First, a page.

U.S. Rep. Ilhan Omar, a Muslim Democrat from Minnesota, is once again in the national spotlight after portraying the Sept. 11, 2001 terror attacks as a day when “some people did something.” She made the comments last month during a fundraising speech in Los Angeles for the Council on American-Islamic Relations (CAIR), which has been linked to Hamas. Her appearance drew hundreds of protesters.
Previous coverage of the speech detailed remarks in which she encouraged fellow Muslim Americans to “raise hell” and “make people uncomfortable” with their activism.
“So, to me, I say raise hell. Make people uncomfortable,” Omar said as the crowd cheered. “Because here’s the truth, here’s the truth: Far too long we have lived with the discomfort of being a second-class citizen and frankly I’m tired of it, and every single Muslim in this country should be tired of it.”
But contents from another part of the speech, which downplayed al Qaeda’s role in the terror attacks, only began to surface on social media this week.
“CAIR was founded after 9/11 because they recognized that some people did something and that all of us were starting to lose access to our civil liberties,” Omar said at the event.
Reaction has been swift. Omar’s colleague, Texas Rep. Dan Crenshaw, slammed the freshman representative for her depiction of the terror attacks.
“First Member of Congress to ever describe terrorists who killed thousands of Americans on 9/11 as 'some people who did something,'” the Republican wrote in a tweet. “Unbelievable.”
GOP chairwoman Ronna McDaniel challenged Democrat leaders to respond to the comments.
"Ilhan Omar isn’t just anti-Semitic—she’s anti-American. Nearly 3,000 Americans lost their lives to Islamic terrorists on 9/11, yet Omar diminishes it as: 'Some people did something.' Democrat leaders need to condemn her brazen display of disrespect," said GOP chairwoman Ronna McDaniel.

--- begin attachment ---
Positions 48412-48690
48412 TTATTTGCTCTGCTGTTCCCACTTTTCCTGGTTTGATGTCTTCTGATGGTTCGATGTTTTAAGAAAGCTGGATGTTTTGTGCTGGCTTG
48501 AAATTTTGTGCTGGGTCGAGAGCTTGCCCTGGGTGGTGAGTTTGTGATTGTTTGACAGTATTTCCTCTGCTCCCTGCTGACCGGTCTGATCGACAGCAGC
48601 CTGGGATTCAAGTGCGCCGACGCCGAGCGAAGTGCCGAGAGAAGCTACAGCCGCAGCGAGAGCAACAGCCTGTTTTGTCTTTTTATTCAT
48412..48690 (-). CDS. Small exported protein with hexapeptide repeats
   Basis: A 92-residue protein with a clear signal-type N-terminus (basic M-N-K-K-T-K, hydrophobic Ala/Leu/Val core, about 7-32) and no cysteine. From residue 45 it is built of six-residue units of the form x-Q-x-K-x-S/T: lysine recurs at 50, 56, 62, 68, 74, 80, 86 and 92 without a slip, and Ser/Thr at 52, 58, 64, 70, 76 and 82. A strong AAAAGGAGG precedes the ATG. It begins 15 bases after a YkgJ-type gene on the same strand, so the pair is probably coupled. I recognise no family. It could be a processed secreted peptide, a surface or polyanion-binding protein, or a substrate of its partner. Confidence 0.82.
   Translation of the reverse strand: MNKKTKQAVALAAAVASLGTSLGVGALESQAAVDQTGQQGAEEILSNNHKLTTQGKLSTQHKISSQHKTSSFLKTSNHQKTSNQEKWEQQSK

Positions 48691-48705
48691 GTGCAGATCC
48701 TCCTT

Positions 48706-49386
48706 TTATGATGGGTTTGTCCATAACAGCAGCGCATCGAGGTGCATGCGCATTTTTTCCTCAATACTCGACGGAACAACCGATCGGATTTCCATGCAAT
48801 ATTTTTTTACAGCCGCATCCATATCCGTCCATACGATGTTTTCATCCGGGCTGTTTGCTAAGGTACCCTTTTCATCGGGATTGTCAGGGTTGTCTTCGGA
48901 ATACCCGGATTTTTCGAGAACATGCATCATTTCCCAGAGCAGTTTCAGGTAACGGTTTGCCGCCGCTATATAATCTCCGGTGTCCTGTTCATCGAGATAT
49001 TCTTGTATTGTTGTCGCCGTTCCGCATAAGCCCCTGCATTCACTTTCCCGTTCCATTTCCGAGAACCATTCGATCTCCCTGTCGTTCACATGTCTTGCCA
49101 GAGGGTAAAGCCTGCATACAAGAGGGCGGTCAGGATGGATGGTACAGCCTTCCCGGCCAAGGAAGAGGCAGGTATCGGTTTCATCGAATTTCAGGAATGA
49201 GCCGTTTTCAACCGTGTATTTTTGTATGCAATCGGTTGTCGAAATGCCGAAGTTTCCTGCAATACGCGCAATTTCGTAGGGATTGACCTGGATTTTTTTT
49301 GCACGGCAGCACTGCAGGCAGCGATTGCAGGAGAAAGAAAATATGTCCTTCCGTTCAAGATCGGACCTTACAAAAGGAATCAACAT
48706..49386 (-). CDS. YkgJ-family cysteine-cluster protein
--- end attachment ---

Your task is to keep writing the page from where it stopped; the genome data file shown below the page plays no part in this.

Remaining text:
Since her election last year, Omar has come under fire for comments that critics, including some in her own party, have called ‘anti-Semitic.’ Just days ago she called President Trump’s adviser Stephen Miller – a Jewish man – a “white nationalist.”
In February Christian Headlines reported that Omar apologized for saying that Israeli groups pay the U.S. to support the country and that she 'almost chuckles' when people say Israel is a democracy. She ended the month by questioning the allegiance of pro-Israeli Americans during a gathering of supporters in the nation’s capital.
“I want to talk about the political influence in this country that says it is okay to push for allegiance to a foreign country,” Omar said in reference to Israel.
That comment drew a strong rebuke from fellow Democrat Rep. Eliot Engel, chairman of the House Foreign Affairs Committee, who called Omar’s remarks a “vile anti-Semitic slur.”
“I welcome debate in Congress based on the merits of policy, but it’s unacceptable and deeply offensive to call into question the loyalty of fellow American citizens because of their political views, including support for the U.S.-Israel relationship,” the New York representative, who is Jewish, said.
Photo courtesy: Getty Images/Alex Wong/Staff